You can (and should) make your store faster today
Chris Lema provided the best-rated talk of the entire event when he shared how to speed up your store without writing any code.
Multiple studies have concluded that each second of load time costs you a significant percentage of sales. Below are just three of the ten tips Chris provided.
1. Select a theme with minimal overhead
One of the easiest things you can do is to pick your theme more carefully. Some themes include tons of additional files on every page load while others include none. You can save some time just by picking a better theme.
2. Pick the right host
In real estate, people say the most important thing is “location location location.” In the realm of eCommerce, we should be saying “hosting hosting hosting.” Hosts control the infrastructure, and that impacts every aspect of your site. By switching to a good host you could potentially cut your load time in half, and that’s a big deal when every second counts!
3. Compress your images
Images are some of the single biggest and slowest loading assets on any given page. You can reduce this burden by compressing your images and by loading them via a content delivery network (CDN). One free and easy way to reduce your image load time is to use Jetpack’s Photon and Lazy Loading features.
WooCommerce can adapt to practically any business need
On the developer day of WooSesh, Jeff Daigle showcased several custom, real-world solutions he developed for The Simple Jar, a meal delivery service. This talk was filled with insights! Jeff shared how he worked with the business to understand their needs and then used those findings to solve the right problems.
The best part about this talk is that it wasn’t a “here are things that could be possible with WooCommerce” and instead focused on “here was a real problem, this is how we solved it, and this is what you should consider in other, similar situations.” It demonstrated perfectly how well WooCommerce can adapt to support unique business needs.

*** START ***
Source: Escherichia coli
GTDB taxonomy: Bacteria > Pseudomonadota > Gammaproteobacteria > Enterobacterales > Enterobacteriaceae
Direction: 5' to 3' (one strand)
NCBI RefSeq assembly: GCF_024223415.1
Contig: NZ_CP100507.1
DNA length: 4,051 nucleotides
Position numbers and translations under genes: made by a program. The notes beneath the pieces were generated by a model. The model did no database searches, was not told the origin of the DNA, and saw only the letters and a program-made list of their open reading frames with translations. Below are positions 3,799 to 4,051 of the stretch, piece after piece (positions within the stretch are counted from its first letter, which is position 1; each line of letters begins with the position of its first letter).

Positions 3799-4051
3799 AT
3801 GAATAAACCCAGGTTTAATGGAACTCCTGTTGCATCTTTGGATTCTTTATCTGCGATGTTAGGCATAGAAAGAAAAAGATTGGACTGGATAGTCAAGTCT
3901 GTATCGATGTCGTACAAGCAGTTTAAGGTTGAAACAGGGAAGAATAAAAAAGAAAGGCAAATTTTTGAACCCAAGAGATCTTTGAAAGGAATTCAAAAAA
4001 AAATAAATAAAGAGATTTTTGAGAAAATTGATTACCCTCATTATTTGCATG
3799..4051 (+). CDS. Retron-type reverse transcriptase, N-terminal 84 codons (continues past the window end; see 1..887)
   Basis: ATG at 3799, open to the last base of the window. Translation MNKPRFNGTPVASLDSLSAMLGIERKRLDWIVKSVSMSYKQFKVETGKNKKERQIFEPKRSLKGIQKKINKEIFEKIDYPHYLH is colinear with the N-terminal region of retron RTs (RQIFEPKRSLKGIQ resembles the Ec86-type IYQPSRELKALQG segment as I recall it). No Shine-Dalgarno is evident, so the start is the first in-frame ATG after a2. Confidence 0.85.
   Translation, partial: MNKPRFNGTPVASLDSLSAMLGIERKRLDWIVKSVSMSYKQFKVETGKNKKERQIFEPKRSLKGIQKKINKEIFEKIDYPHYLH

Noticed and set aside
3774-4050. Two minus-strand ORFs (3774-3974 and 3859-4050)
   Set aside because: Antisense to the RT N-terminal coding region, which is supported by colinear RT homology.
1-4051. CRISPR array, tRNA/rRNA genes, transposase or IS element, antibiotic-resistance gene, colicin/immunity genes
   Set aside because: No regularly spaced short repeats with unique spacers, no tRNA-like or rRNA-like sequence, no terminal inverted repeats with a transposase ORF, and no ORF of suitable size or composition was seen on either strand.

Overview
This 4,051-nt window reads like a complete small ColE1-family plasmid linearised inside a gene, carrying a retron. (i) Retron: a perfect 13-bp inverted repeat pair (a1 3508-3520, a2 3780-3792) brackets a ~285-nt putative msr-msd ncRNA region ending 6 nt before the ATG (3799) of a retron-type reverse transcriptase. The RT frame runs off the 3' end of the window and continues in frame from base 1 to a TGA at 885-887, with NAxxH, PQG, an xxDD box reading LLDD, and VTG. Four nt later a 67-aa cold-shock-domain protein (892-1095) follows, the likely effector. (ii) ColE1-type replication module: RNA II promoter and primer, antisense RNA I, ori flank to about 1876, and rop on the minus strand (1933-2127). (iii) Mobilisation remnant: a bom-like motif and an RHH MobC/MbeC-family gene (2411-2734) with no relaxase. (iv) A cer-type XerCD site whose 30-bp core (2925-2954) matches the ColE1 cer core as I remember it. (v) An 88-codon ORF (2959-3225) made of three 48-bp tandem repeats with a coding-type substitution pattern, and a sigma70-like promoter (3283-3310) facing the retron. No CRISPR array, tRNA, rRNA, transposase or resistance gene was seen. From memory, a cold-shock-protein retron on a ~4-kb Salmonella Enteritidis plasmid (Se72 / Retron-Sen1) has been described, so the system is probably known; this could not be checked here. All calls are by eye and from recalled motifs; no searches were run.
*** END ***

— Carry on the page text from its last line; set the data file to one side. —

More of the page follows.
I won’t say any more – take a look because it’s incredible.
You can increase sales by improving user experience (UX)
We were thrilled to hear from Lauryn Smith of Baymard about some of the most common user experience (UX) mistakes. Lauryn put together a very thorough presentation that explained both the issues most sites face and, importantly, why they’re a problem and how to address them.
If you’re unfamiliar with Baymard, they’ve conducted thousands of hours of independent eCommerce UX research and provide detailed insights via their free newsletter.
Better still, on the second day of WooSesh, Bryce Adams spent an hour showing us several ways to fix the UX issues that Lauryn presented. Bryce provided plugin recommendations and shared custom code snippets as he tackled each issue in real-time.
Watch this talk to solve the problems on your site. Or, just watch it so you can witness a brilliant mind identifying solutions on the fly. It’s pretty magical!
We’ve only just scratched the surface!
There were more than 13 hours of great advice shared across both days of WooSesh 2019. We had a blast, and all of the feedback we’ve gathered suggests everyone else did as well.
On a personal level, I enjoyed every minute of it. I love seeing all of the amazing things that the WooCommerce team is working on and why they’re working on it. And I love seeing what you can do with WooCommerce: display your products in augmented reality, adapt it to suit your unique business requirements, and even adjust every aspect of the customer experience.
If even one part of this sounds valuable to you, make sure to attend WooSesh in 2020! Bookmark WooSesh.com and join the mailing list so that you’re ready for the next event.
Until then, keep building and selling. We look forward to featuring your success in a future session!
Good times. 🙂 Thanks for the recap!